Rick Bowmer, Associated Press
FILE - This Feb. 8, 2017, file photo, Rep. Mike Noel, R-Kanab, speaks on the House floor at the state Capitol in Salt Lake City.

SALT LAKE CITY — Rep. Mike Noel blasted the now-defunct Mountain Accord, saying the group was supposed to be about finding transportation solutions to the Wasatch canyons traffic troubles, but instead sought to tie up public lands with a federal land designation.

That Wasatch Wilderness bill, which proposed 80,000 acres for wilderness designation along with land trades, prompted him to run HB136,which passed out of a Senate legislative committee 3-2 on Monday.

"That lack of local process and a premature congressional hearing should be of concern," Noel said, noting the millions of dollars allocated to Mountain Accord by the Legislature and a lawsuit over open meetings bolsters the need for what he described as a "transparency" bill. The Wasatch Wilderness bill, ran by then Rep. Jason Chaffetz, never made it past committee but may be carried by Rep. Mia Love, R-Utah.

Those federal land designations, be it the Grand Staircase-Escalante National Monument or the recent Wasatch Wilderness bill, "greatly impact the revenue and resources of this state," which Noel said lawmakers are tasked with safeguarding.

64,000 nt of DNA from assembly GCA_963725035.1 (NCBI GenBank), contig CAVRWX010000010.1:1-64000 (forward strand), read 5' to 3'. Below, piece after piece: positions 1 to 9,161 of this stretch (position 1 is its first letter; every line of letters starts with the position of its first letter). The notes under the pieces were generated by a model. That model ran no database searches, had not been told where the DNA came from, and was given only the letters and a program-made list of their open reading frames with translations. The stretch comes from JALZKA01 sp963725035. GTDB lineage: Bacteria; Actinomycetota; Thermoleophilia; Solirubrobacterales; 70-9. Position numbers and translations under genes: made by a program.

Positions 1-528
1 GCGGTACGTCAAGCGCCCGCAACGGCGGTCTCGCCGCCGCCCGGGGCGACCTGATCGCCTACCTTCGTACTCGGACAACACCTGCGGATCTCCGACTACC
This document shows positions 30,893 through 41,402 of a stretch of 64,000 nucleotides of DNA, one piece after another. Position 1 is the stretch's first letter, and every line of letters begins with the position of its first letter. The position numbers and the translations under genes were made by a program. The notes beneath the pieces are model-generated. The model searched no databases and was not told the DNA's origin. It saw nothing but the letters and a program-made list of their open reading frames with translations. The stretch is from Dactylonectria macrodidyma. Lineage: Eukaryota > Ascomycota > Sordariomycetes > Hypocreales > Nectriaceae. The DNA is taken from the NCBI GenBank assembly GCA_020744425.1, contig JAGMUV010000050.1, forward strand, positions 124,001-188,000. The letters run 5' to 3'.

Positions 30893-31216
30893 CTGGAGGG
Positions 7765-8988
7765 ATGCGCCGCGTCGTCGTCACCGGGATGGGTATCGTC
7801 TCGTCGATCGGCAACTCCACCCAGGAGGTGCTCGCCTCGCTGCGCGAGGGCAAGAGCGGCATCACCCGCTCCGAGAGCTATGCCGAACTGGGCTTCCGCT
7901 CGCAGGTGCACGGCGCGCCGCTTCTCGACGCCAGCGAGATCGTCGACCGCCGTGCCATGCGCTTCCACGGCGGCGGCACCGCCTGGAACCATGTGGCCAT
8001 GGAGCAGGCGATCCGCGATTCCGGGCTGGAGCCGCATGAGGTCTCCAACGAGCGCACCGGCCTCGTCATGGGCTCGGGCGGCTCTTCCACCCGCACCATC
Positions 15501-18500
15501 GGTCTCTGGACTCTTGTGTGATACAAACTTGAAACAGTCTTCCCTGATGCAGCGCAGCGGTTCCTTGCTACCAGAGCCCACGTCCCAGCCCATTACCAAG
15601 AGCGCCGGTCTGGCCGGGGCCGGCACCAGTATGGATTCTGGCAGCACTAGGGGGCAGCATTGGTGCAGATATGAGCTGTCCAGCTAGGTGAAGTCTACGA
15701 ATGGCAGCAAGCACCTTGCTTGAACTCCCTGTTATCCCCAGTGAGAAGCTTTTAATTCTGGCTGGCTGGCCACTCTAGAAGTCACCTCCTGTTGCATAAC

HB136 requires governmental entities like cities or counties that want a federal land designation to first run it past members of the Natural Resources, Agriculture and Environment Committee so the Utah Legislature is not caught off guard.

Critics say it stifles speech, douses debate and interferes with local control.

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"It seems like every year that the Legislature has a bill like this that tries to stymie the conversation or move the goal post," said Carl Fisher, executive director Save Our Canyons. "This bill is anti-local government."

The Sierra Club Utah Chapter is also opposed and Utah Dine Bikeyah, a Native American advocacy group that sought protections for Bears Ears, is also monitoring the bill, which it fears interferes with tribal sovereignty.

The bill, approved by the Senate Natural Resources, Agriculture and Environment Committee, now moves onto the full Senate.